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Public Lands.

[JARUARY 7, 1833.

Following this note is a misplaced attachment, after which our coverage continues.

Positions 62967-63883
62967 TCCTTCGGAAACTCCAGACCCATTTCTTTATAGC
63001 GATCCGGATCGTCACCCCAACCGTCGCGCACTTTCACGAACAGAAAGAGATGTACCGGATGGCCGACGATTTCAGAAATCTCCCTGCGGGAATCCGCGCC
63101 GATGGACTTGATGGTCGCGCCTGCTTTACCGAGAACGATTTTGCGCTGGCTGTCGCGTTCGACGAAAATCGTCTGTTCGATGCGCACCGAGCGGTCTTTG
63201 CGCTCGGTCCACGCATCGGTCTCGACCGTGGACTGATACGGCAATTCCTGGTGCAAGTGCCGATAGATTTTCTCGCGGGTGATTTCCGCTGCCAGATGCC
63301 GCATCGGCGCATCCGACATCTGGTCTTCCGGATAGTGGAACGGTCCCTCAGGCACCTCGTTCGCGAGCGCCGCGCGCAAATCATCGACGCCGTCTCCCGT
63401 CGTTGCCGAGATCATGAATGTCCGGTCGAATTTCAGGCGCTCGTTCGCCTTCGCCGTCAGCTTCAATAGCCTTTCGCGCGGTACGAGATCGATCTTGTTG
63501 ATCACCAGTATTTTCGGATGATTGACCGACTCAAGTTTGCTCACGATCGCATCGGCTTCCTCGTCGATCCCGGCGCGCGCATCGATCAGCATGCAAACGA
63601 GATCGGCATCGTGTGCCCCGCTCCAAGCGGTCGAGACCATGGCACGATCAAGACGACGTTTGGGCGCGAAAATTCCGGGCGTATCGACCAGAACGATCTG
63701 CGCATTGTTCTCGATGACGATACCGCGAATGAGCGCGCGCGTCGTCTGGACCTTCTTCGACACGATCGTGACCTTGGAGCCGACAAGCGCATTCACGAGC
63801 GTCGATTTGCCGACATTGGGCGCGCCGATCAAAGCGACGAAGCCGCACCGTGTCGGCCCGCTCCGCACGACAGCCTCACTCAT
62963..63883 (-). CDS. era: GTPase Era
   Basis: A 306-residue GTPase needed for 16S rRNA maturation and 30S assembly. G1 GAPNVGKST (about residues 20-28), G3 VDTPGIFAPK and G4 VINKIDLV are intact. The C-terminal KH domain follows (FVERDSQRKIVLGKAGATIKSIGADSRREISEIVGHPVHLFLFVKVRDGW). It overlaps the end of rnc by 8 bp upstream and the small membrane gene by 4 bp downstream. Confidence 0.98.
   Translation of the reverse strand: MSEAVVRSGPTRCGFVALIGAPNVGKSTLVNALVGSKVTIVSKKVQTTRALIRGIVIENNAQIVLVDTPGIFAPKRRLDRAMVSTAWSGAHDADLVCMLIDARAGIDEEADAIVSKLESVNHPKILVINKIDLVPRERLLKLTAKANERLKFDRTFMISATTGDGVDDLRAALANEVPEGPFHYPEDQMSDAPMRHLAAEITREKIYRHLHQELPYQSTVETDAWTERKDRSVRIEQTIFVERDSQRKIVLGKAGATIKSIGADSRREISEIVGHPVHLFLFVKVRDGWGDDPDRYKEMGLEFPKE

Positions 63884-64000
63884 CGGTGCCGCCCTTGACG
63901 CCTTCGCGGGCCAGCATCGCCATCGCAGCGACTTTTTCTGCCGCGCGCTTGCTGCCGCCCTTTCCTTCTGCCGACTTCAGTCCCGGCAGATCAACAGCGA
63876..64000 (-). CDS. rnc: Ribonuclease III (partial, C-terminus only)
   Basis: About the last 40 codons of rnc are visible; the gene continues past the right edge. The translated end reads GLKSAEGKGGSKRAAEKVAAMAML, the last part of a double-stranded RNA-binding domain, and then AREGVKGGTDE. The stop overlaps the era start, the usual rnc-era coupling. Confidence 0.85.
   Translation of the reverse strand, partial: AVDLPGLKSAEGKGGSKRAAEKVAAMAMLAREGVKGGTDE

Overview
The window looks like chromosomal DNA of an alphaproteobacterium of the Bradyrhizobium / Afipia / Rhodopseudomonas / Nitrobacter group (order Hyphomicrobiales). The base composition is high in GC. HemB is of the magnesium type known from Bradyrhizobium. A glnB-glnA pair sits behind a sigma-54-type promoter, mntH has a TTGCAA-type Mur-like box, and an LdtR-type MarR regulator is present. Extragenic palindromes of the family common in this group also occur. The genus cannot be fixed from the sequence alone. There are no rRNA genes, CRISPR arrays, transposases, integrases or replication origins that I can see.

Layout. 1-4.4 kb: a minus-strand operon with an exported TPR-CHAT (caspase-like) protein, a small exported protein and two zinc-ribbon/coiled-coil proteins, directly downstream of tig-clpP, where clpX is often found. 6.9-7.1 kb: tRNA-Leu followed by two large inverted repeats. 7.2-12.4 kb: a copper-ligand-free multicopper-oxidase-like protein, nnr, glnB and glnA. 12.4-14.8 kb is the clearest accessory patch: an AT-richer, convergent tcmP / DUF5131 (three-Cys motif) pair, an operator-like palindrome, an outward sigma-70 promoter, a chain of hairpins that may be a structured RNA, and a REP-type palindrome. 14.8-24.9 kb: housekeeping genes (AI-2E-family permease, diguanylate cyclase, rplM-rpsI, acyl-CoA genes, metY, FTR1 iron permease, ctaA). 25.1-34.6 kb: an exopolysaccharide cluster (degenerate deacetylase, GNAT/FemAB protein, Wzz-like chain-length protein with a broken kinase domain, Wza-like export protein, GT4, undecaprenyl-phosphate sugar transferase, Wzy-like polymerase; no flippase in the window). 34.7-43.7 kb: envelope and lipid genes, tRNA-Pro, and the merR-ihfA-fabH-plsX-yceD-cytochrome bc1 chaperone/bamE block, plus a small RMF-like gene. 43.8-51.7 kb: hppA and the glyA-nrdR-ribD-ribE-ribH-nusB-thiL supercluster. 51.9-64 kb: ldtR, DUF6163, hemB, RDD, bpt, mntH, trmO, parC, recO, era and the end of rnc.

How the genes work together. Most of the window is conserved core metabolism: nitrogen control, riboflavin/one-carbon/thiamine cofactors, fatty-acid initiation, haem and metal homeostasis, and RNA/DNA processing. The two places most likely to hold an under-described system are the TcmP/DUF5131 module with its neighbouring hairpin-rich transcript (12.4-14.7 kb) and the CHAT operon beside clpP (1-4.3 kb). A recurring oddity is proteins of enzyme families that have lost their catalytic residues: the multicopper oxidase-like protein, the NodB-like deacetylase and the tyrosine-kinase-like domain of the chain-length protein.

deavor to alleviate it as far as possible. But if there was no foundation for it; if you discovered that it was merely one portion of the Union demanding that which belonged to the whole; if there was no just ground for complaint, would you, to gratify this murmuring portion of the Union, give to it that which was the property of all? Would you behave like the weak and foolish parent, who, seeing one child crying for the bauble which another possessed, would unjustly take it away from the posses: sor, and, by giving it to the other, set the one who had been bereaved crying also? Would you allay discontent, if discontent existed in a new State, by raising a more formidable and greater discontent in the other States? And would you not do this, if youadopted the partial, narrow scheme of distribution which was proposed by the substitute of the Committee on Public Lands? Beware, Mr. President, on this, as on other great subjects of contention, that you do not shift the theatre of discontent. It becomes us to take care that we do not raise a storm full of menace, not only to the integrity of the Union, but to every great interest of the country. He could not conceive a more happy disposition of the proceeds of the public lands, than that which was provided by this bill. It was supposed that five years would be neither too long nor too short a period for a fair experiment. In case a war should break out, we may withdraw from its peaceful destination a sum of from two and a half to three and a half millions of dollars per annum, and apply it to a vigorous prosecution of the war—a sum which would pay the interest on sixty millions of dollars, which might be required to sustain the war, and a sum which is constantly and progressively increasing. It proposes, now that the General Government has no use for the money, now that the surplus treasure is really a source of vexatious embarrassment to us, and gives rise to a succession of projects, to supply for a short time a fund to the States which want our assistance, to advance to them that which we do not want, and which they will apply to great beneficial national purposes; and, should war take place, to divert it to the vigorous support of the war; and, when it ceases, to apply it again to its peaceful purposes. And thus we may grow, from time to time, with a fund which will endure for centuries, and which will augment with the growth of the nation aiding the States in seasons of peace, and sustaining the General Government in periods of war. The bill proposes to nurse and preserve this fund, to apply it when wanted to the purposes of the General Government; and when its application is made to the States, what are the objects? The honorable Senator complains about colonization; and asks what interest Illinois has in it? He (Mr. C.) was somewhat surprised at the question. “He supposed every part of the Union was interested in the humane object of colonizing the free blacks. He supposed that }. part were exempt from the evils of a mixed population, it would still not be indifferent to the prosperity of less favored portions. The darkest spot in the map of our country is undoubtedly the condition of the African race. And every benevolent and patriotic mind must hope that at some distant day it will be effaced. Colonization has opened the only practicable scheme which, by draining first the country of free blacks, and then, either by the authority of the States, or by individual emancipation of those now held in slavery, holds out a hope of the ultimate deliverance of our country from this great evil. Suppose that, fifty or a hundred years hence, the country could be entirely rid of this African race; would the gentleman from Illinois—would any gentleman —say that he should be indifferent to such an auspicious result? In his judgment, if the people of the United States were ready to unite heartily in any practical scheme, if there could be one devised, by which this country could be delivered from all portions of the African race amongst us, both free and bond, it would be the